RMC DÉCOUVERTE – FRIDAY, APRIL 29 AT 9:05 PM – DOCUMENTARY
We pass by by car, by bicycle or on foot without asking ourselves about its history. However, most of the main Parisian squares have been important places in our past. This is what Mathias Goudeau’s documentary highlights, dedicated to four of them: La Concorde, Charles-de-Gaulle, the Bastille, the Trocadéro esplanade. Four of the approximately five hundred squares in the capital. This selection may seem mathematically drastic; It is historically ambitious, since each one of them could have fed, by itself, hours of presentations.
The execution is rhythmic, alternating aerial views and period documents –engravings, archives, maps–, plans and enlarged sketches of the places. The comments alternate with the interventions of a dozen historians (including Pascal Ory), heritage managers, architects, who testify to the exploits and adventures that have marked their constructions.
Honor to the largest of them, the Place de la Concorde (360 meters by 210 meters, the equivalent of fifty tennis courts), where the 3,300-year-old Obelisk of Luxor is located. The story begins on the 17thY century, when space was just a nauseating wasteland on the western edge of Paris, to reach the current restoration of the granite monolith covered in hieroglyphics and weakened by an original 7-meter crack.
We can regret that there is no mention of the return of the golden pyramidion on its top, searched for by Jacques Chirac and produced in 1998, nor is there any mention of the name of J.jonathan sobel, young artist graduated in 2021 from the Beaux-Arts de Paris, whose work adorns the canvas that currently covers the scaffolding.
The Chaillot hill, 2 kilometers away on the west side, has an equally fascinating history: planed 5 meters, only with the help of shovels and picks, so that the carriages can climb the slope of the future very beautiful avenue du monde – the Elysian Fields. The square was then redesigned as a “star” and surrounded by mansions to house the imposing 50-meter-high tetrapyle arch, construction of which almost stopped 20 meters above the ground in 1814.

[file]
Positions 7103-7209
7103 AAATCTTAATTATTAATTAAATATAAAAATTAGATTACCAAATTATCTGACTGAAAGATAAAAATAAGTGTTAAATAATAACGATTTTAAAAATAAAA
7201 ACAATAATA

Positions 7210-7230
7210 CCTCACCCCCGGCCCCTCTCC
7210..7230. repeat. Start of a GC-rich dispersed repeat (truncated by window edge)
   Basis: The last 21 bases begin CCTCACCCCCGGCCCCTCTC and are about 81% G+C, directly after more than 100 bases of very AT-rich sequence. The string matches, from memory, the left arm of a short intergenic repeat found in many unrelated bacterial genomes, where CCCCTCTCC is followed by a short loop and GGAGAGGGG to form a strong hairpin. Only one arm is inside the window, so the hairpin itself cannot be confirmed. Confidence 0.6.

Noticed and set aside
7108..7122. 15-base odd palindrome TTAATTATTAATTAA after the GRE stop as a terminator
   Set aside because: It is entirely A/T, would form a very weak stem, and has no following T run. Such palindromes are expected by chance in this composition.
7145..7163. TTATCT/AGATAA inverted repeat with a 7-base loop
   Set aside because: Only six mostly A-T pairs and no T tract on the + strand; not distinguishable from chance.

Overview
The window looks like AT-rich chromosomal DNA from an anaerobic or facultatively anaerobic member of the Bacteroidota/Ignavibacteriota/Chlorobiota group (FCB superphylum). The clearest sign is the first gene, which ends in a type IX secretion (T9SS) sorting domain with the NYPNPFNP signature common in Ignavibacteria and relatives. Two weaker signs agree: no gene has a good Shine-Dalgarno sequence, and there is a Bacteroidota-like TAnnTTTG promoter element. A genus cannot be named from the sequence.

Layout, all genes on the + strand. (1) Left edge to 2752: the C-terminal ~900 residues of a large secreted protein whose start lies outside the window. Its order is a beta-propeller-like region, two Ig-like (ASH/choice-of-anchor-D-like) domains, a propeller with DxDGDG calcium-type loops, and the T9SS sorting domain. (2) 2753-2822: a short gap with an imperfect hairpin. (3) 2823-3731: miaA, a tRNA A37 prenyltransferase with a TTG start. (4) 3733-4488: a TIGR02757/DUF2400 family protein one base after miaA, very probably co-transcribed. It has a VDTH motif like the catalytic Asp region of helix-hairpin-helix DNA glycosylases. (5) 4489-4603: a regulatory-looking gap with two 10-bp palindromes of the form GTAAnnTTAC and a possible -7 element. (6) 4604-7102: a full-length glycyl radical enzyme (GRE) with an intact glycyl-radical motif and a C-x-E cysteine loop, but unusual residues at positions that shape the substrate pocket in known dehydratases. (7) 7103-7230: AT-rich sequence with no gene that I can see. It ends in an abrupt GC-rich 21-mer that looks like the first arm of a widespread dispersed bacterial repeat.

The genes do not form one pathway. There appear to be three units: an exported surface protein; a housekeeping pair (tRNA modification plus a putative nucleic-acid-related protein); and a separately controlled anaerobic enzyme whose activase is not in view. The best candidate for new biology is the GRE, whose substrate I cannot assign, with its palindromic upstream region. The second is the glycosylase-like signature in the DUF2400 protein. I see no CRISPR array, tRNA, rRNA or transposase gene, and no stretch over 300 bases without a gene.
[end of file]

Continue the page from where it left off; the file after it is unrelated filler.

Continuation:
La Concorde and the Arc de Triomphe are part of a total remodeling of Parisian urbanism, which includes its counterpart to the east with the Place de la Bastille, another atypical place since it is built on a watercourse (the Saint-Martin canal), which which prevented it, in particular, from housing the monumental elephant fountain desired by Napoleon. Not a trace, however, of the famous Bastille, from where the Revolution set out on a certain July 14…
A must, finally, for its position in front of the Eiffel Tower, the Place du Trocadéro still has an unprecedented architectural past, as its current palace was built on top of the old one while completely razing the vast auditorium in its center to turn it into a lookout point. unique.
Nothing is set in stone: today is the 2024 Olympics that promise to green the area up to the Champ-de-Mars. Seule constant au fil des siècles, le project fait débat auprès des Parisiens, toujours prompts à polemiquer, qu’il s’agisse jadis de décider de l’emplacement où installer l’obelisque ou de rebaptiser, in 1970, l’Etoile en place Charles de Gaulle.
The largest squares in Paris, by Mathias Goudeau (Friday, 2022, 65 min.). Streaming through May 6 at rmcbfmplay.com.